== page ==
Josh Seftel applied for a grant to make a film about toxic mold. He got the grant and made the film. After it developed a bit of a cult following, he started getting calls from Hollywood. Eventually, he would go on to work with talent like Ben Kingsley, Marisa Tomei and John Cusack.
On a separate day, he ran into an old friend on the street. Three years later, the film that resulted from that chance meeting would grace the front page of The New York Times web site.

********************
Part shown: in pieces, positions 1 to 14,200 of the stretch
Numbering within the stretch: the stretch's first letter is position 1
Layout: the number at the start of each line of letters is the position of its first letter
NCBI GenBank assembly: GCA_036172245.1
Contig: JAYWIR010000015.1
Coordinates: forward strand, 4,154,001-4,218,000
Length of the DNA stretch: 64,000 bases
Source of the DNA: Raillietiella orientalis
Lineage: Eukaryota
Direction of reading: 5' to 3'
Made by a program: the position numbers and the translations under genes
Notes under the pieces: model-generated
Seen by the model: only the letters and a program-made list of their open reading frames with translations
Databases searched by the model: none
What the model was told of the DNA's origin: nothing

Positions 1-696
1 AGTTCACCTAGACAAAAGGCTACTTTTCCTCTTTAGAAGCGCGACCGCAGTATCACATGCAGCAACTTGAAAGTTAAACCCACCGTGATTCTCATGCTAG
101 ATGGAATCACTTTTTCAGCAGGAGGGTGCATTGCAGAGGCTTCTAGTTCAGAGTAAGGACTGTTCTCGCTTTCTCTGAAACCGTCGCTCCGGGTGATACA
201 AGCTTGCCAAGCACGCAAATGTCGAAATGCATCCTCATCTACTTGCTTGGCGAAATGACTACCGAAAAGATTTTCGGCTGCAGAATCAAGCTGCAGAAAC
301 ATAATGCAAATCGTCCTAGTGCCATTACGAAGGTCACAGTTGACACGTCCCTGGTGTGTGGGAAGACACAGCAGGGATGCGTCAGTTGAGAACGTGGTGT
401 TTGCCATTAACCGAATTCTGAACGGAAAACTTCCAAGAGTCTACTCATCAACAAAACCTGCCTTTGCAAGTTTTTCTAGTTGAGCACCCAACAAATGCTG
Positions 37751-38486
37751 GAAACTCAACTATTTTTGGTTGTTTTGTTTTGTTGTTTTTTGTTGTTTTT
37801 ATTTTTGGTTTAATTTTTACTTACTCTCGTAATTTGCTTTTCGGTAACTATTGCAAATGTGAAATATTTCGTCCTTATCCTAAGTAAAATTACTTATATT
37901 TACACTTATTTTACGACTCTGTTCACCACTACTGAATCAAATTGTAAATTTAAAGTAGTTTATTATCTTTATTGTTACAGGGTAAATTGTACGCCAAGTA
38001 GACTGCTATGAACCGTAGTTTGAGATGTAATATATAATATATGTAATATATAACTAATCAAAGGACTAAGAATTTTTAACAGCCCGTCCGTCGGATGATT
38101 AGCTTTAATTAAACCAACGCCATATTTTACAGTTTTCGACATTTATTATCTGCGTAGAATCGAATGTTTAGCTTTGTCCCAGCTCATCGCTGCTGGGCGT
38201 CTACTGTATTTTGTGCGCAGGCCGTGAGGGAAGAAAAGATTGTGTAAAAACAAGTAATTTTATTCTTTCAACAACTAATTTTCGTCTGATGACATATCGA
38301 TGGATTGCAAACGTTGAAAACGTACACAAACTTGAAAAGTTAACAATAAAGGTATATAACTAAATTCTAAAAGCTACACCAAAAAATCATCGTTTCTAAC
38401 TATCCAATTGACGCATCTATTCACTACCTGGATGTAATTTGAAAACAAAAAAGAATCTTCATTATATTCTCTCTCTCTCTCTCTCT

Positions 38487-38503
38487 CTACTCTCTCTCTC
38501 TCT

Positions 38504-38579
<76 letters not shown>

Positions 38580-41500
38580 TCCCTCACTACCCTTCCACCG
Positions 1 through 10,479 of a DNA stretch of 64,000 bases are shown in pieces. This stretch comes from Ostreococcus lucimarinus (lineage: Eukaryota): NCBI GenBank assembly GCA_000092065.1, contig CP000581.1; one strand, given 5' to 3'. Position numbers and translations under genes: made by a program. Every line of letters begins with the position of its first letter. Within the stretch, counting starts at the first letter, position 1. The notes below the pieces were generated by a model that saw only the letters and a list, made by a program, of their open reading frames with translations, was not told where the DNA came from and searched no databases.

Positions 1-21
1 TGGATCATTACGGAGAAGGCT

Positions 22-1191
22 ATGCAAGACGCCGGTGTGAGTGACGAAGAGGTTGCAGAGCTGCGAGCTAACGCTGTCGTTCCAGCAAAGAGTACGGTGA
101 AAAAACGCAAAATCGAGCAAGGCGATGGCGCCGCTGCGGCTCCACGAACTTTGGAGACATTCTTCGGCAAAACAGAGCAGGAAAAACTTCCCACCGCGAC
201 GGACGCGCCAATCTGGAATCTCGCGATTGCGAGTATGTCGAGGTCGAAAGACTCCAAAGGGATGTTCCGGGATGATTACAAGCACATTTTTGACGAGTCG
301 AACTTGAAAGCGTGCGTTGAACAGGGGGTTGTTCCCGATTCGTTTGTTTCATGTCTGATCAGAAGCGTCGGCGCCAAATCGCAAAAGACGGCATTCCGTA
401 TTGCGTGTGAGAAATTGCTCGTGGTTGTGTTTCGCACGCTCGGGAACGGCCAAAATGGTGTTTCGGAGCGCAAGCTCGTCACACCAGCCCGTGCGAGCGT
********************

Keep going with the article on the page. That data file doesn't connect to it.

Josh and I talk about all this and more on the latest episode of Coffee with Creatives. Head on over to iTunes to hear about:
- Why Josh skipped on medical school to make films and produce stories, eventually leading him to work with such outlets as HBO, PBS and This American Life
- The importance of gaining and nurturing a network across disciplines — and how that helped land his short documentary, The Many Sad Fates of Mr. Toledano, on the home page of The New York Times
- How and why Morgan Spurlock got involved with The Many Sad Fates of Mr. Toledano
- Working in a morgue during college, and his longtime affinity for dark things
- The benefits of getting up early
- The importance of finding a mentor, and the one crucial thing you you should do in parallel while working for or with that mentor